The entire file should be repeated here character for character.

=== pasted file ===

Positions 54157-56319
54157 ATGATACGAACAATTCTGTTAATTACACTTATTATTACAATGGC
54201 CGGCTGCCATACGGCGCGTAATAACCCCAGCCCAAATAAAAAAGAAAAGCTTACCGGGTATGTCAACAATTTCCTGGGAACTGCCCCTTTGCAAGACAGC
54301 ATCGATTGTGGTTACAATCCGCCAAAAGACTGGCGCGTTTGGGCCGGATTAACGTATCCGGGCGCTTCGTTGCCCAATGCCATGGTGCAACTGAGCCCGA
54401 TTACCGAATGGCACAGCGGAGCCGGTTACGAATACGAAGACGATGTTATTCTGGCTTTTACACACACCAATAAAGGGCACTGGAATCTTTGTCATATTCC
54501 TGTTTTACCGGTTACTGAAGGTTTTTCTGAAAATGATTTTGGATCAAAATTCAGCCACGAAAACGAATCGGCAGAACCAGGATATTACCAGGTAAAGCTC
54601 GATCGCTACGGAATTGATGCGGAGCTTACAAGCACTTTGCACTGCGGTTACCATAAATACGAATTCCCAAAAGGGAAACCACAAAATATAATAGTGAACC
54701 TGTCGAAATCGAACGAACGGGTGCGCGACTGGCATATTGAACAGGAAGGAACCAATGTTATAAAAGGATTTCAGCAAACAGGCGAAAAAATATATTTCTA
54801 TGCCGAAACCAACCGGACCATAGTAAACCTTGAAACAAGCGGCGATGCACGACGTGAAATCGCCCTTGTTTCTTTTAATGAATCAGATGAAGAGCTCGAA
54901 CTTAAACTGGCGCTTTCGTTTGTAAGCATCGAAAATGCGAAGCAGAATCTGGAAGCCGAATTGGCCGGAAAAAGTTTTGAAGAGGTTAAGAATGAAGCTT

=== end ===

Positions 54157-56319
54157 ATGATACGAACAATTCTGTTAATTACACTTATTATTACAATGGC
54201 CGGCTGCCATACGGCGCGTAATAACCCCAGCCCAAATAAAAAAGAAAAGCTTACCGGGTATGTCAACAATTTCCTGGGAACTGCCCCTTTGCAAGACAGC
54301 ATCGATTGTGGTTACAATCCGCCAAAAGACTGGCGCGTTTGGGCCGGATTAACGTATCCGGGCGCTTCGTTGCCCAATGCCATGGTGCAACTGAGCCCGA
54401 TTACCGAATGGCACAGCGGAGCCGGTTACGAATACGAAGACGATGTTATTCTGGCTTTTACACACACCAATAAAGGGCACTGGAATCTTTGTCATATTCC
54501 TGTTTTACCGGTTACTGAAGGTTTTTCTGAAAATGATTTTGGATCAAAATTCAGCCACGAAAACGAATCGGCAGAACCAGGATATTACCAGGTAAAGCTC
54601 GATCGCTACGGAATTGATGCGGAGCTTACAAGCACTTTGCACTGCGGTTACCATAAATACGAATTCCCAAAAGGGAAACCACAAAATATAATAGTGAACC
54701 TGTCGAAATCGAACGAACGGGTGCGCGACTGGCATATTGAACAGGAAGGAACCAATGTTATAAAAGGATTTCAGCAAACAGGCGAAAAAATATATTTCTA
54801 TGCCGAAACCAACCGGACCATAGTAAACCTTGAAACAAGCGGCGATGCACGACGTGAAATCGCCCTTGTTTCTTTTAATGAATCAGATGAAGAGCTCGAA
54901 CTTAAACTGGCGCTTTCGTTTGTAAGCATCGAAAATGCGAAGCAGAATCTGGAAGCCGAATTGGCCGGAAAAAGTTTTGAAGAGGTTAAGAATGAAGCTT